George C. Papageorge, Appellant,
Jonathan Zucker & Patricia Daus, Appellees.
April 14, 2017
from the Superior Court of the District of Columbia
(CAB-462-15) (Hon. Herbert B. Dixon, Jr., Trial Judge)
Whelden, with whom Patrick C. Horrell was on the brief, for
Matthew D. Berkowitz, with whom Mariana D. Bravo and Sarah W.
Conkright were on the brief, for appellee.
Beckwith and Easterly, Associate Judges, and Reid, Senior
Beckwith, Associate Judge.
appellant, George Papageorge, had a contract with his
acquaintance, Matt Banks, that entitled Mr. Papageorge to
most of the proceeds of a wrongful eviction claim Mr. Banks
was pursuing. When that claim was settled, Mr. Papageorge
informed Mr. Banks's lawyers, appellees Jonathan Zucker
and Patricia Daus, of his purported right to the proceeds,
and then sued them for negligence and conversion when they
disbursed the proceeds to their client, Mr. Banks, instead of
to Mr. Papageorge. The trial court dismissed Mr.
Papageorge's claims, and we now affirm that judgment.
Banks was renting a room in a single-family house in the
District of Columbia when Eastern Savings Bank (ESB)
foreclosed on the property. Mr. Banks assigned his rights
under the Tenant Opportunity to Purchase Act (TOPA), D.C.
Code §§ 42-3404.01 et seq. (2012 Repl.),
to Mr. Papageorge, but continued living in the house for
several years until ESB evicted him unlawfully. A week after
this court held for Mr. Banks in the appeal from the eviction
proceeding and reversed the judgment for possession that the
trial court had entered in ESB's favor, see Banks v.
E. Sav. Bank, 8 A.3d 1239 (D.C. 2010), Mr. Banks and his
cotenant entered into an agreement with Mr. Papageorge. That
agreement stated that the two tenants planned to sue ESB for
unlawful eviction and that Mr. Papageorge, who had financed
"extensive litigation to enforce, maintain and
protect" the tenants' rights since 2001, would
receive the lion's share of the proceeds from the
wrongful eviction claim. Specifically, it provided that
"[a]ny and all monies obtained from a suit for wrongful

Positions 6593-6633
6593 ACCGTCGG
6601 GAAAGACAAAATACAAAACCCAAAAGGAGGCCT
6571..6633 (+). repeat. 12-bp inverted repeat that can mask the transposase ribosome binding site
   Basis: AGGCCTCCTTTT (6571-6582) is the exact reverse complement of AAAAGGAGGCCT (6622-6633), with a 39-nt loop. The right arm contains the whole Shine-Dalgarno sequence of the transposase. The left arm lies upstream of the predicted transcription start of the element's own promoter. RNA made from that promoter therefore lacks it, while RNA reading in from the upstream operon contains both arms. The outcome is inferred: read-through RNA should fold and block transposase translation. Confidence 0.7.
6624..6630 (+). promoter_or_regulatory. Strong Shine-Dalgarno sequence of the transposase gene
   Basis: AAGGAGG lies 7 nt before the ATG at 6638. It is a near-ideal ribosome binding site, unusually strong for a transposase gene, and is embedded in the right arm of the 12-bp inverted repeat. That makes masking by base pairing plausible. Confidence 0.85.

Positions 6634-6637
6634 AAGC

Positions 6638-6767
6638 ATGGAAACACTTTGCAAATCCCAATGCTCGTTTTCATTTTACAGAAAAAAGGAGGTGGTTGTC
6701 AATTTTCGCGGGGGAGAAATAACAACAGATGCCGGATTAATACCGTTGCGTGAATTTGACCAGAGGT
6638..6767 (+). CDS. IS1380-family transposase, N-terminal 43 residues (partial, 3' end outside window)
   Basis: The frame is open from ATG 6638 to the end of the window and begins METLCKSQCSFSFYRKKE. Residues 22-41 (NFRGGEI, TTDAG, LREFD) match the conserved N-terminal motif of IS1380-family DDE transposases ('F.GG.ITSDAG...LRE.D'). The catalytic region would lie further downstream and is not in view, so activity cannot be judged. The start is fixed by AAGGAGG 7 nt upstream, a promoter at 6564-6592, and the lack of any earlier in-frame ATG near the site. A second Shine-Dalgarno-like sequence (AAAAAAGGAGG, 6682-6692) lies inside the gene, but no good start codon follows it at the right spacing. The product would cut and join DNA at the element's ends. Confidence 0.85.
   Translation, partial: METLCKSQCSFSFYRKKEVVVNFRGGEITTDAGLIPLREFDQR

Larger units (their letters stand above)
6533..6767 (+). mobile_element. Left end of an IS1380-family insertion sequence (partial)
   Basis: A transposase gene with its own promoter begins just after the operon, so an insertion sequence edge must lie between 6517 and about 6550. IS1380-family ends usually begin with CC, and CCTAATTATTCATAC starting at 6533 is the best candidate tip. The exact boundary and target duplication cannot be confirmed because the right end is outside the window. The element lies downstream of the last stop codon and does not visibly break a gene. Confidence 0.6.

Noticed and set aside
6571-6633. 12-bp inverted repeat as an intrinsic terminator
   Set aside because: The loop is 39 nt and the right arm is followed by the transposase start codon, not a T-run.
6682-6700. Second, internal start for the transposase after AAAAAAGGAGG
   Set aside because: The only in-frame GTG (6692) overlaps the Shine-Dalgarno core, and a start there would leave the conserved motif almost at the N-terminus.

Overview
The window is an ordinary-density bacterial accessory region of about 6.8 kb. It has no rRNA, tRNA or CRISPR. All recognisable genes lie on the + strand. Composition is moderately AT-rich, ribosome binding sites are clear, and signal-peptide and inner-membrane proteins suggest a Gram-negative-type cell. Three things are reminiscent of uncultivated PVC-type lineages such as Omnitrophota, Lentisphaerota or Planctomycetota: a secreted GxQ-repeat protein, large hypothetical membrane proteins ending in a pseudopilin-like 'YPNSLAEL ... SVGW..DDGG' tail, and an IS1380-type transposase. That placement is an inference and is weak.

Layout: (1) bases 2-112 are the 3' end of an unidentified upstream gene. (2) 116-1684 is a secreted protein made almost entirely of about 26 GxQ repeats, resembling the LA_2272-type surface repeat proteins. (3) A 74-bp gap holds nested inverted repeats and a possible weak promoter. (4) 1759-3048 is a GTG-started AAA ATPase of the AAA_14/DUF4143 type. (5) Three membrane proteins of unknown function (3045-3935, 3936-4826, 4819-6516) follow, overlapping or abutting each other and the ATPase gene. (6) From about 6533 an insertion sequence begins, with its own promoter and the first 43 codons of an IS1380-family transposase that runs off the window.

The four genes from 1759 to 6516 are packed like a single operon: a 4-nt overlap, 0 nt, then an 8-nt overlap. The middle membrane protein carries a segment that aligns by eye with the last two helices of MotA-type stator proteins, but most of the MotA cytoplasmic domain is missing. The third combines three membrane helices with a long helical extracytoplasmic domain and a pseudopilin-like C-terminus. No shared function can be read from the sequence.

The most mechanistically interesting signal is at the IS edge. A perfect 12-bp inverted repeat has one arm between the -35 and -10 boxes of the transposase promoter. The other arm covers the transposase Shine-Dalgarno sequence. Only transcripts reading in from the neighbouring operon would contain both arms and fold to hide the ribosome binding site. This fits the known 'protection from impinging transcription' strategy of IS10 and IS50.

eviction and/or the relinquishment of tenant rights and/or
any other sources shall be distributed" in the following
manner: Mr. Papageorge would be reimbursed "for all
legal costs expended since 2001 involving ESB and the subject
property" and would also receive 75 percent of the
remaining sum, while Mr. Banks and his cotenant would each
receive 12.5 percent. The agreement stated that "[i]t is
further understood and agreed that Papageorge has financed
all rent monies and will be reimbursed at the rate of
Banks hired Mr. Zucker and Ms. Daus to represent him in the
wrongful eviction case against ESB. Before any suit was
filed, Mr. Banks signed a settlement with ESB that gave Mr.
Banks $100, 000 in exchange for a release of the wrongful
eviction and other claims. Mr. Papageorge learned of the
settlement two days later, and his lawyer told Mr. Zucker
that Mr. Papageorge had a claim to the settlement money. The
same day, Mr. Papageorge showed Ms. Daus a copy of his
agreement with Mr. Banks and his cotenant along with
documentation of $88, 740.86 in costs and fees he claimed he
was owed. Despite Mr. Papageorge's repeated demands, Mr.
Zucker and Ms. Daus refused to pay him out of the settlement
money, and instead disbursed the money to their client, Mr.
Banks. Mr. Papageorge asked the lawyers to stop payment on a
check they had already given Mr. Banks, warning that the
money would soon be gone because Mr. Banks would spend it,
but they rebuffed him.
Papageorge subsequently brought a breach of contract suit
against Mr. Banks for the money. The trial court granted
summary judgment against Mr. Papageorge, but this court
reversed. See Papageorge v. Banks, 81 A.3d 311, 313
(D.C. 2013). After our remand, Mr. Papageorge and Mr. Banks
reached a settlement under which Mr. Banks gave Mr.
Papageorge $20, 000 in exchange for Mr. Papageorge's
dismissal of the lawsuit with prejudice and release of his
claims against Mr. Banks. The following month, Mr. Papageorge
sued Mr. Banks's attorneys for conversion and, in the
alternative, negligence. The trial court granted the
attorneys' motion to dismiss under Rule 12
(b)(6). Mr. Papageorge appeals from this
this is an appeal from a motion to dismiss, we take all
factual allegations in the complaint as true. Solers,
Inc. v. Doe, 977 A.2d 941, 947-48 (D.C. 2009). Our
review of legal questions is de novo. Id.